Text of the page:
UH's lifestyle and entertainment magazine - by students, for students

Tennis. A sport known for the player’s backstory, their upbringing, what brought them to the sport and the adversity they’ve experienced within it. There is a suspenseful fire and intensity within the overlooked game. So many emotions from inside and outside the court.

We’re brought to understand the erotic aspects and emotional explanations not often acknowledged within a sports league like this one in the movie “Challengers.”

There will be spoilers of the movie as this review goes on, so make sure to watch before you read.

“Challengers” follows the event as well as the history of the movie’s main players, Tashi Duncan, Patrick Zweig and Art Donaldson. Patrick, a somewhat washed-up player trying to break into the top 100, and Art, a duck-to-swan type of player needing that final slam title.

They are viciously facing off in a tournament playing as if there’s unfinished business as we’re taken through their former partnership along with Tashi, the decisive piece to their love triangle, to explain their unfinished business.

Art and Patrick had been attached at the hip since they hit double digits. Meeting in a boarding school that concentrated on their tennis ability in order to make them champions, they became doubles partners which made them even more devoted to each other and the game. Under the duo “Fire and Ice” the audience is meant to guess who is who. Some say Art is the docile ice and Patrick is the unambiguous fire.

Art is a well-off boy with a love and talent for tennis who wants to take a slow-burn career approach. Patrick has offered to let him win an earlier match, seeming to pull most of the weight during their doubles match. All throughout the movie, viewers can see how somewhat secretive Art is with keeping his thoughts, feelings and aspirations to his chest. Not wanting to tell or acknowledge his first stimulating experience, which was at the hands of Patrick, to Tashi. After speaking to Tashi for the first time he wanted to get to know her in more ways than one. Ignoring any prior experience he’s had.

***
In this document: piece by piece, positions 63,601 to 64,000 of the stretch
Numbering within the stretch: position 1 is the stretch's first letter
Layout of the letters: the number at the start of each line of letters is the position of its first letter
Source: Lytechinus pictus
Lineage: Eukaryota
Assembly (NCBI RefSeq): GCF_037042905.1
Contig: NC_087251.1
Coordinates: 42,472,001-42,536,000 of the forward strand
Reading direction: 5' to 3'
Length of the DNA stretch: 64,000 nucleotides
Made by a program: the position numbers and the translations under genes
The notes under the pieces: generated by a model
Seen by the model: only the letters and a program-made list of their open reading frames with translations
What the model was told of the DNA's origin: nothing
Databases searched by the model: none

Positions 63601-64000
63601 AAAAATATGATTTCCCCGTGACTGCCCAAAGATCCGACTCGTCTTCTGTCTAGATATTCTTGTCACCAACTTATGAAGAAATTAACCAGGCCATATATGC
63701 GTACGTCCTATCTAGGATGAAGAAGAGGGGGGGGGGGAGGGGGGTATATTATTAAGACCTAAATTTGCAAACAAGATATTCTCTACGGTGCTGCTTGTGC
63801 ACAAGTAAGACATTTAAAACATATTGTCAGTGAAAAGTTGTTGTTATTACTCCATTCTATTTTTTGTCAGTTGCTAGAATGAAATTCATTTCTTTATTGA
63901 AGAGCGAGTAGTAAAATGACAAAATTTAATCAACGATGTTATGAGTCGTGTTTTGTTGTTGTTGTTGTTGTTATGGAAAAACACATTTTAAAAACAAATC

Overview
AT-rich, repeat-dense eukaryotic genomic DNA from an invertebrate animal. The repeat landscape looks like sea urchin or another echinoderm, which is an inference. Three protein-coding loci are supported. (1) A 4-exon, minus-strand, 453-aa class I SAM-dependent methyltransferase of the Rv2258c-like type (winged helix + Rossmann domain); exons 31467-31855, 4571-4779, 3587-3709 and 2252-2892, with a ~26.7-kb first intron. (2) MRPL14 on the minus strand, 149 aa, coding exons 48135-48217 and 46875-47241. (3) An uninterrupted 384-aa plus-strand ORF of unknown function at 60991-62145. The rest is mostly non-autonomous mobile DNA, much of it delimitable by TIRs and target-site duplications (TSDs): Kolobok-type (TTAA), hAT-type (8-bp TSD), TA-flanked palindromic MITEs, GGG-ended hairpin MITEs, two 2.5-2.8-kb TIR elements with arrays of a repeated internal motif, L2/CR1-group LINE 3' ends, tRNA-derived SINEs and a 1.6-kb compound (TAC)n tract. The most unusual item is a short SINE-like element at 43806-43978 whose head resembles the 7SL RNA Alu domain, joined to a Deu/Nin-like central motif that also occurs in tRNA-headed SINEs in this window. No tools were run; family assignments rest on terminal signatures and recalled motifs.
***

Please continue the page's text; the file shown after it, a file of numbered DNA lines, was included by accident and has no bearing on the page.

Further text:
Patrick is quite confident. A prodigy who can’t continue the momentum of his prime. His friendship with Art is deeply personal, from their shared pivotal moments and intimate demeanor. As suggested in the past and shown in the present, Patrick is a sensual person who is very honest about his flaws and desires. He’s passionate about the people he’s attracted to, their personalities as well as physicality.

Art loves that about him, he’s intuitive and assertive, a perfect commander. Yet, once he meets Tashi that timidness quickly turns into jealousy. The way Patrick pays attention to Tashi and vice versa awakens a possessiveness in him.

Rather than confronting his feelings for Patrick, Art forces himself to bury them. Tashi is similar to him in their passion for the sport and offers guidance. Choosing tradition over his desires, Art picks Tashi over Patrick and a family over a career, if he cannot have Patrick no one can. He plants lies and insecurities in both of them causing their breakup and unintentionally Tashi’s injury.

Director Luca Guagningnio’s stories revolve around queerness and sex as seen in, “Call Me By Your Name,” “We Are Who We Are” and most recently “Bones And All.” Tashi describes tennis as a relationship, the sport acting as a sensual performance that she enjoys watching. Not wanting to ‘homewreck’ the boy’s tense relationship but provoking it to get a show.

Tashi Duncan loves every detail of the sport, the affair on the court and the passionate devoted recognition she gets playing it. That’s what she enjoys about the boys, their admiration for each other as well as for her. So when she’s told by Art that Patrick isn’t in love with her and with him telling her that he’s not her fan, she hears that he’s not passionate about her and that she isn’t good enough at her sport for him to be so.

Come to find out that tennis equals sex or a relationship. The movie is about how deep Patrick and Art’s relationship goes as well as what Tashi’s willing to do to see a good tennis match (relationship) play out, it develops even more questions.

Why is tennis Tashi’s only understanding of a relationship or love? Is there a parental or upbringing as an explanation? Why is Art so coy? Why didn’t Patrick seek revenge for Art’s betrayal? Was asking Tashi to be his coach, Patrick doing so? Did everyone really get what they wanted from each other with that ending?

So many questions on needs versus desires.

[email protected]

About the Author

Related Posts

Vampire Weekend played 713 Music Hall for the fifth stop on the tour of their fifth album, “Only...

The world-renowned sport of Formula 1 is filled with thrillers and classics, ranging from the...

The highly anticipated “Iron Flame” by Rebecca Yarros, is a thrilling sequel to “The Fourth Wing”...